Wednesday, September 4, 2013

EDNOS recovery while losing weight update...

Yes, I am still working on writing my very own diet addiction recovery plan.  And yes, I am still trying to lose weight.  And yes, I am still a recovering EDNOS-er.

And I recognize the fact that these three things don't always mesh.  Really, when one is struggling to recover from an eating disorder, the last thing that one needs to be focusing on is weight loss. 

But I am not a newbie to recovery.  This is not my first rodeo.  And every time that I have recovered from my disordered eating in the past, I have not fully recovered from the addiction.  I have been recovering from this since I was 19, and now I'm almost 29. 

And yet I still don't have a grip on my addiction.  My relationship with food and my relationship with my body are two parts of my life that I still struggle with daily.  I am working on this constantly.

I'm working on becoming a "normal" eater, whatever that is.  I have had many ideas of what that meant in the past.  Right now, I just want to focus on getting rid of my disordered eating thoughts.

Every time I eat or drink something right now, I ask myself "Is this something that I would eat or drink if I never had an eating disorder?" And likewise, before every workout, I ask "Is this how I would exercise is I never had an eating disorder?"

And because I will never truly know the answers to those questions, I just guess.

Here are some new recovery goals of mine:

1) Eat breakfast, lunch, and dinner every day.  Make these meals substantial.  Make them exactly what I want to eat at that moment.  Actually MAKE them sometimes.  No judgments about the quality or quantity of these foods, just be sure to eat them and enjoy them.

2) Before every food, drink, or exercise decision, ask myself if I am making the decision that a non-ED person would make.  If the answer is "yes", go for it.  If the answer is "no" think about it further.  If I'm not sure, the answer is probably "no".

3) Challenge myself to take risks.  Eat foods that scare me sometimes.  Drink a real Coke or a real pumpkin spice latte every once in awhile.  No judgment.  Just enjoy it.

4) Get off the treadmill if I start focusing on the calories instead of the distance.  It is so much more satisfying to accomplish distance goals than it is to burn calories!  The half marathon is coming up fast...

5) Track only when or if I feel like it.  It is not a requirement.

So as you can see, I'm still focusing on my EDNOS recovery.  I'm sick of being in this rut, with thoughts about food, exercise, and body hate taking up so much space in my brain.  My brain space needs to focus on more important things, like school...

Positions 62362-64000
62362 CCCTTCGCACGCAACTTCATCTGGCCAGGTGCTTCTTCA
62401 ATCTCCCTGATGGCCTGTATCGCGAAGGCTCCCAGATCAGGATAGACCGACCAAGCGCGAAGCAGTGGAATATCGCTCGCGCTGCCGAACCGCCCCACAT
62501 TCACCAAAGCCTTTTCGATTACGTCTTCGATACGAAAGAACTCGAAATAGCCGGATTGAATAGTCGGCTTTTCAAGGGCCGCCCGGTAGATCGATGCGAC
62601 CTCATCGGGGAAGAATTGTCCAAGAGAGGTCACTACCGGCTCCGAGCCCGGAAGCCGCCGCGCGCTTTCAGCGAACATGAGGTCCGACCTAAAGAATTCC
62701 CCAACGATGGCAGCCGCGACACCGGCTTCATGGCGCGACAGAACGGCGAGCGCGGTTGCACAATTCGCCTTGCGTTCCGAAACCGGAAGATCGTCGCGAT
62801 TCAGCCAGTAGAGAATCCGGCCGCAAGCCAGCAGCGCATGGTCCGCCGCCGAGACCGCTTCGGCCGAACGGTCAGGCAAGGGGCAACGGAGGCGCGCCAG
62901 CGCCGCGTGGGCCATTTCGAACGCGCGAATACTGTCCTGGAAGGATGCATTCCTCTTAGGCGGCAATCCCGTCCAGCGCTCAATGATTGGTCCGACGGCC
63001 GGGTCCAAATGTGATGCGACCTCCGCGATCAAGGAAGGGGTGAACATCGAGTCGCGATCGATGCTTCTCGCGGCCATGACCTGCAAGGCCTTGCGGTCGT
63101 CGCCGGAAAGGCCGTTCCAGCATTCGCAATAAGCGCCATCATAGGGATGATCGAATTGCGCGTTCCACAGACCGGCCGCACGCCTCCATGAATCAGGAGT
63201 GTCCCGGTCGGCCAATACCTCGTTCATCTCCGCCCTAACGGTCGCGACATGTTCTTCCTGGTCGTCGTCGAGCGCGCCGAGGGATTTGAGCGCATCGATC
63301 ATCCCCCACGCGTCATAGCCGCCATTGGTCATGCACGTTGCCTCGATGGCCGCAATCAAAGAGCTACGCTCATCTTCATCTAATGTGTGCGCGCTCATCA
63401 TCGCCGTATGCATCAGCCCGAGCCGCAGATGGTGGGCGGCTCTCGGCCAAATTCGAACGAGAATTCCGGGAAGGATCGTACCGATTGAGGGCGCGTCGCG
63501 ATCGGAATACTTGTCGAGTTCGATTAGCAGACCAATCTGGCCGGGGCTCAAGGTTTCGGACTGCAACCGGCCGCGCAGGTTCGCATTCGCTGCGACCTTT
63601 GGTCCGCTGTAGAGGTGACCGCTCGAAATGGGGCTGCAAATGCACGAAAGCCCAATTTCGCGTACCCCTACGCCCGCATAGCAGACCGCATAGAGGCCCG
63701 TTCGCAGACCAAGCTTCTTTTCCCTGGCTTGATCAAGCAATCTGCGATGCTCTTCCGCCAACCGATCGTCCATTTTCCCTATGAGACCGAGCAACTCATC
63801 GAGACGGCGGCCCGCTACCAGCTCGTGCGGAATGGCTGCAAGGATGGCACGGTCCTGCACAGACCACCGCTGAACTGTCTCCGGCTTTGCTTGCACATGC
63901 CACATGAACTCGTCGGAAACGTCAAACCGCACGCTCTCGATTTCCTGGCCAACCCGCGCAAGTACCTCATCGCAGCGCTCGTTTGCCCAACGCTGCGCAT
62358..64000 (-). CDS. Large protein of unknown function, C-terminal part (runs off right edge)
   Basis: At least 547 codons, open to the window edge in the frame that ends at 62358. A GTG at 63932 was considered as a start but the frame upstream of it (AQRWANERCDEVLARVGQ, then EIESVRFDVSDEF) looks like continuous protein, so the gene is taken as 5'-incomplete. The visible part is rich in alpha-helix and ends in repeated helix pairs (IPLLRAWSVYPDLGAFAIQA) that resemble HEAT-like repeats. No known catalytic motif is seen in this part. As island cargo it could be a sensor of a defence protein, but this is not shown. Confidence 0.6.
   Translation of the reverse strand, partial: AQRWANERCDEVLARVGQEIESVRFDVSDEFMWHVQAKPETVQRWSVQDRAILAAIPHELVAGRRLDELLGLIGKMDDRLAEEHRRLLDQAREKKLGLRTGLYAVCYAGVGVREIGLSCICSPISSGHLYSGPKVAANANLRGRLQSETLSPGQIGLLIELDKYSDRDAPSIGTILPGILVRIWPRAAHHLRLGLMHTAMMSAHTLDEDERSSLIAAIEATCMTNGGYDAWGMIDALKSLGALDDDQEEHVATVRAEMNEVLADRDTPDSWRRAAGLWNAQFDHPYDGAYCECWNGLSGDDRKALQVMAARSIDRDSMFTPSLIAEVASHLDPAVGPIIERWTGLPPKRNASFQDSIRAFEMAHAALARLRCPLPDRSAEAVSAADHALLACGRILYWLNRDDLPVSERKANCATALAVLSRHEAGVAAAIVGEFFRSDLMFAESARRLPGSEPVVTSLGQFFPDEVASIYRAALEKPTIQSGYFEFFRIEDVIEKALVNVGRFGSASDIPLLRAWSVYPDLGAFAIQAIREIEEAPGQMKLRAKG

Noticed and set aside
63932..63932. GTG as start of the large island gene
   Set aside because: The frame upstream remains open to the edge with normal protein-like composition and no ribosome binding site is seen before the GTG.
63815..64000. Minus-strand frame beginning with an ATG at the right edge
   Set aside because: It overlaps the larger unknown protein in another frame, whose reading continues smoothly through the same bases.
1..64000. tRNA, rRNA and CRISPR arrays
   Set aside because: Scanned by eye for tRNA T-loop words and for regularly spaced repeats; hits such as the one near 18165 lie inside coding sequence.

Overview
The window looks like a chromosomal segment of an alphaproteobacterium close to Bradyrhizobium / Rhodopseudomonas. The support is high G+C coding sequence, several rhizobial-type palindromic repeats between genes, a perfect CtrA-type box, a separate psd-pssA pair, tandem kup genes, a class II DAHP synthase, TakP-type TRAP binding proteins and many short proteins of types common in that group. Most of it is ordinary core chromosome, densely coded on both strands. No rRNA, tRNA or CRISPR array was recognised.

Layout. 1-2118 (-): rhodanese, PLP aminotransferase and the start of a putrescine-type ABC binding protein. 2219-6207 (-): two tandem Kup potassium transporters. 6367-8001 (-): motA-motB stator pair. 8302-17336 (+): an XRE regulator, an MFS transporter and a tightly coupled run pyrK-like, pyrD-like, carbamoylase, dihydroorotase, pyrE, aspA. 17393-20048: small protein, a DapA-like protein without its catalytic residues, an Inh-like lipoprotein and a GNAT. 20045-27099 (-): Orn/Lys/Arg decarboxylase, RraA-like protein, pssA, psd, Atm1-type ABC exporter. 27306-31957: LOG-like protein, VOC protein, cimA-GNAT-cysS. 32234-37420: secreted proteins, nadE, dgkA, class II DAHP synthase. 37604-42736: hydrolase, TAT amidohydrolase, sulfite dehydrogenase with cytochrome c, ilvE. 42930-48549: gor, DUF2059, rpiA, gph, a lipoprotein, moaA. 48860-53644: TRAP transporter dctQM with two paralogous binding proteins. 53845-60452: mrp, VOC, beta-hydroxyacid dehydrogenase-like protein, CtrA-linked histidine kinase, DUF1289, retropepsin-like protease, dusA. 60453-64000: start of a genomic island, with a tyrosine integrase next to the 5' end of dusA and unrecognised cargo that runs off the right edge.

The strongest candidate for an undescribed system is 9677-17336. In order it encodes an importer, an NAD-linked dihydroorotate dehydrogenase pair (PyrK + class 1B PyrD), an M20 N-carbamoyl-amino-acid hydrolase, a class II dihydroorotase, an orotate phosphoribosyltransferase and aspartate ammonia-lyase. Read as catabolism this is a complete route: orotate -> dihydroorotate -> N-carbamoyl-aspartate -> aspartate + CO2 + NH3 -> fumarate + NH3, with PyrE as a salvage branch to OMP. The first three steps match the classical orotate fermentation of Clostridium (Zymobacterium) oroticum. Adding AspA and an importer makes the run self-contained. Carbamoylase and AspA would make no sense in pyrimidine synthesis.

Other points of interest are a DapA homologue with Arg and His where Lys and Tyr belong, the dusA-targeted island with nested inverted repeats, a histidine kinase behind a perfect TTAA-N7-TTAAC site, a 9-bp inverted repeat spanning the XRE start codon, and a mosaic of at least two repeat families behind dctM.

How am I going to lose the weight while recovering?  I fully believe that I can lose weight by just being more aware and enjoying my foods fully.  I believe that if I eat what I really want at meals, I will snack less.  I also believe that focusing on non-weight loss goals in the gym will help me to lose weight as a side effect.  And I believe that it's okay to lose the weight slowly this time around.

Meanwhile, I'm still loving my body.  I love it for what it can do.  I love it for the way it looks (yes, even though I want to lose weight, it is not all about appearance!).  I love my body for how it feels.  I love it for everything it has brought me.  Mostly, I love it because  my mother gave it to me.

Thanks for my pear-ness, Mom.  :-)


Shannon Tatlock said...

A real coke is SO GOOD sometimes. Mmmmm.....

cyn knight said...

sounds like you know yourself and know what you're doing -- a lot more than most can say! you will always rock in my book!


Carmelia Paradise said...

Treating yourself with your comfort food every now and then isn't such a bad idea. As long as you limit it to once a week. Physical exercises only becomes a burden once you think of how hard it is. But I assure you that once you've gotten used to it and you try different types of exercises, you'll enjoy it for sure. Do your best in keeping a balanced diet and engaging in physical challenges that would test your will and perseverance. Thanks for sharing!

Carmelia Paradise @ NW Cross Fit

Unknown said...

I know you mean well, but as someone with EDNOS... telling someone to limit something to a certain amount can be really counter productive to recovery. People with eating disorders/disordered eating already want to limit themselves, and that's what leads to severe restriction, and sometimes binge-ing. No hostility here, just info! (: have a good day!